not far away a soul was in danger of eternal death. He
hurried to the old man's home. When he reached there,
the stranger had already unfastened the beads from the
girl's neck and was about to place his own necklace
upon her and to seize her in his arms. But the old
priest was too quick for him. He passed his sacred
stole around the girl's neck and drew her towards him,
and turning to the stranger he said, "What art thou,
Evil One, doing among Christians?" At this remark
terror was renewed among the guests; some fell to their
knees in prayer; all were weeping, for they knew now
that the stranger with the stately presence and the
velvet clothes was the Spirit of Evil and Death. And
the stranger answered, "I do not know as Christians
those who forget their faith by dancing on holy days.
This fair girl has chosen to be mine. With the blood
that flowed from her hand she sealed the compact which
binds her to me for ever."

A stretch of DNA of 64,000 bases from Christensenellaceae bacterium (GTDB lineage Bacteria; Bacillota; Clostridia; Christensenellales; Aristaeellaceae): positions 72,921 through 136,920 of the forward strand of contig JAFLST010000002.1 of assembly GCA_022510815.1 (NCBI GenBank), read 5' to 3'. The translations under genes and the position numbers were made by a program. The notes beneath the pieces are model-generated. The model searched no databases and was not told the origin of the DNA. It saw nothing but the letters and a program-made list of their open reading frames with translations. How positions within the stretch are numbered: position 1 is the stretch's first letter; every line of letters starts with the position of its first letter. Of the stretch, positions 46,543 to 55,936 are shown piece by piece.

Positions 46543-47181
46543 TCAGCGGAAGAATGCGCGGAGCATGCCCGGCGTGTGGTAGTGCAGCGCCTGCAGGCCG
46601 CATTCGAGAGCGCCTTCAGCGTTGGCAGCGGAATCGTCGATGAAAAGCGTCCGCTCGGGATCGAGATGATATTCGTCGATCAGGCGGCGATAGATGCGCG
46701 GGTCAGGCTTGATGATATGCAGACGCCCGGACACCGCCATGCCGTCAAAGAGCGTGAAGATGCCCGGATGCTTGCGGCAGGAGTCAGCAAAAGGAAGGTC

answer, the old curé struck the stranger hard across
the face with his stole, and repeated some Latin words
which none of the guests understood. There was a great
crash, as if it thundered, and in a moment amid the
noise the stranger disappeared; with his horse and
sleigh he had vanished as mysteriously and quickly as
he had come.
guests were long in recovering from their fear, and all
night they prayed with the curé that their evil deeds
 might be forgiven. That she might be cleansed from her
sins and that her promise to the stranger might be
rightly broken, the girl entered a convent to pass the
remainder of her life. A few years later she died. And
since that day in her little village on the banks of
the great river, the Shrove Tuesday dancers have always
stopped their dance at midnight; for youths and maidens
still keep in mind the strange dancer in the fine
clothes who wooed the peasant's only daughter and
almost carried her off.